San Francisco Earthquake, 1906 Owing to its proximity to a major seismic fault line, San Francisco has a long history of contending with and preparing for earthquakes. The most destructive quake to ever strike the city occurred on the morning of April 18, 1906, and resulted in substantial building loss and a widespread conflagration that claimed over 3,000 lives. Government intervention in relief for this early twentieth century disaster consisted of the construction 5,600 housing units in city parks, with costs varying from $100 to $700 each. These temporary settlements were built by union carpenters, and were gradually transported out of the camps as rebuilding progressed, eventually providing many the opportunity to own their first homes. Within three years of the quake, 20,000 permanent buildings had been reconstructed, representing an impressive 70% of the buildings destroyed1. The swift pace of San Francisco’s recovery after the 1906 quake points to the nation’s growing prosperity and the city’s strategic location as a commercial port for the Pacific coast, and presents a stark contrast to the pace of relief seen more recently in the Gulf Coast after Hurricane Katrina. Bam Earthquake, Iran, 2003 This 6.6 magnitude quake struck near the Bam settlement, in the Kerman province of eastern Iran on December 26, 2003, killing over 25,000 people. Within days of the disaster a population of 125,000 had been placed in temporary tents, provided swiftly by the Iranian Red Crescent Society (IRCS), which coordinated closely with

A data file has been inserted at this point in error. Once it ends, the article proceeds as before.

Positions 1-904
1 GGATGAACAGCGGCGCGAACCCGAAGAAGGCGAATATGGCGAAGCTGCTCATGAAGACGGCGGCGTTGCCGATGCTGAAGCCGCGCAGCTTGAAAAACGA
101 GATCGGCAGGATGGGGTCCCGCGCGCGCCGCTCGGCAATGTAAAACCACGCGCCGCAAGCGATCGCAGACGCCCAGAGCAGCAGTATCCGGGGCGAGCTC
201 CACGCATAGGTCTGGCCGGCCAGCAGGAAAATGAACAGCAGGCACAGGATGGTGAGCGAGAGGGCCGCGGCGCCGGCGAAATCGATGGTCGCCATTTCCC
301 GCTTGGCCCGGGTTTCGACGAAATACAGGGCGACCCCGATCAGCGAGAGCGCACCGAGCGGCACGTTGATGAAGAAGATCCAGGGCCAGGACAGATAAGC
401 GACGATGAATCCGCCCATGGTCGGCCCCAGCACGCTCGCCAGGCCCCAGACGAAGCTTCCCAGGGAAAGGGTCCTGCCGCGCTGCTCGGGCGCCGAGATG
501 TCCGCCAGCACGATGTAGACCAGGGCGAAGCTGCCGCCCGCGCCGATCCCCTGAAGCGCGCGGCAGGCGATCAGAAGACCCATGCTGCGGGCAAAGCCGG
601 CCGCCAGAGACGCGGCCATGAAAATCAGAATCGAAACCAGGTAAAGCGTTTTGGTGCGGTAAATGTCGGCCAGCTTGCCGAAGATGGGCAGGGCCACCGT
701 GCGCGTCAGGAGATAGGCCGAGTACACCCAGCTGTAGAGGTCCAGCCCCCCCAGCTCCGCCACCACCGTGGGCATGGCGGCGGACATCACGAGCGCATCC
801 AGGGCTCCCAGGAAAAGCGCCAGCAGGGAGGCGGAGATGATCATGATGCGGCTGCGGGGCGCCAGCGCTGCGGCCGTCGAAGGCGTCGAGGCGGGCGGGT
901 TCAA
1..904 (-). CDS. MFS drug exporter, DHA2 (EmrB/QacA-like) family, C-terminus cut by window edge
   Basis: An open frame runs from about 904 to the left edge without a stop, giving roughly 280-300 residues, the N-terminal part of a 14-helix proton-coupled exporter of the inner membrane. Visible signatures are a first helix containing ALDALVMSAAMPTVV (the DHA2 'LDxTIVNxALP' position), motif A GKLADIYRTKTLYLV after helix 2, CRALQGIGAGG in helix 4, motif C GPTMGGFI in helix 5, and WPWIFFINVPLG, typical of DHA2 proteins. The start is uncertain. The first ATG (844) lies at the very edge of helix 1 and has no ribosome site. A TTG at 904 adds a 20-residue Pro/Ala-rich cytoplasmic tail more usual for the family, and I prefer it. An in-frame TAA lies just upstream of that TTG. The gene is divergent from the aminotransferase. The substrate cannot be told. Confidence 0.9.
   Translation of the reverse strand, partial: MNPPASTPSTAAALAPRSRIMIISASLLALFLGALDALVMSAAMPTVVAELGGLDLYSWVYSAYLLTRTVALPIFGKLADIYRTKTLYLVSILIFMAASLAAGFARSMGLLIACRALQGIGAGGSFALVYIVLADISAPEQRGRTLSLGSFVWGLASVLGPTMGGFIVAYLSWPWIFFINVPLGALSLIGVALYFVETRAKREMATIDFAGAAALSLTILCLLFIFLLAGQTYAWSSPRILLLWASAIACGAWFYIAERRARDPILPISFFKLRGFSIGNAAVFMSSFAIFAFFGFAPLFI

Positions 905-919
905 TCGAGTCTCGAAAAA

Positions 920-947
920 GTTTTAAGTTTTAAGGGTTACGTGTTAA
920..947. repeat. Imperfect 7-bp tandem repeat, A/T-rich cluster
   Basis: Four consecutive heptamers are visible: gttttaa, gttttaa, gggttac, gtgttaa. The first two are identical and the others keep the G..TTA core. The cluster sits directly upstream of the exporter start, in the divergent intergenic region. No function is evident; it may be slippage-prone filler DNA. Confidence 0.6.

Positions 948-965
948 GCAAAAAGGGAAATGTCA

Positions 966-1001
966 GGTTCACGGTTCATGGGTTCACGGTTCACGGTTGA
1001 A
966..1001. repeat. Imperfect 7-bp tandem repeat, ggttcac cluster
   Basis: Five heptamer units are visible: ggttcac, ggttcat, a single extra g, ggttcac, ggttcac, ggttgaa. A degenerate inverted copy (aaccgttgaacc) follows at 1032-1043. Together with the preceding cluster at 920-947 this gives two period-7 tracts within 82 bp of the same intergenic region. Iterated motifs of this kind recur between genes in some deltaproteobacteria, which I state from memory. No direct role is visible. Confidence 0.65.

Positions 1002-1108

local provincial governments in tent distribution and placement2. Most families that owned a house preferred to stay within walking distance of their property, even when all that was left was rubble. The most common complaint among members of the population was the lack of toilets and showers, making the construction of these facilities a top priority for the IRCS relief efforts. The authorities in charge of relief efforts in Bam considered using prefabricated sanitation modules in public places to meet these needs, but aid agencies rarely selected this option due to expense and the constant need for maintenance of public facilities2. Instead of shipping in elaborate manufactured trailers, the first wave of relief workers relied on local and readily available materials such as wooden or lightweight metal poles, cloths, traps, and sheets of plywood to satisfy the sanitary requirements of victims. These rudimentary relief facilities consisted of a meter deep hole in the ground, filled with bricks for wastewater drainage from showers, and covered by boards supporting a metal “squatting plate” for toilets2. Predictably, the Iranian women were reluctant to use these temporary showers due to the lack of privacy they afforded. In this situation, Oxfam was unique among the other aid organizations in its choice of relief architecture. Instead of prefabricated trailers, Oxfam’s program consisted of constructing or reparing toilets and showers in the villages outside the city, opting for brick structures built with local materials and labor. The remains of standing but heavily damaged masonry buildings were utilized to their fullest extent after repair and seismic reinforcement2. Builders of the new bathing and living facilities used a traditional material palette of clay bricks and limestone foundations, but with walls and roofs as light as possible and thicker columns. Showers were built with 13 inch thick columns and brick arched roofs topped with clay and reinforced with steel beams, providing excellent thermal insulation and privacy for users2. Due to wide familiarity with the construction type, local masons were capable of replicating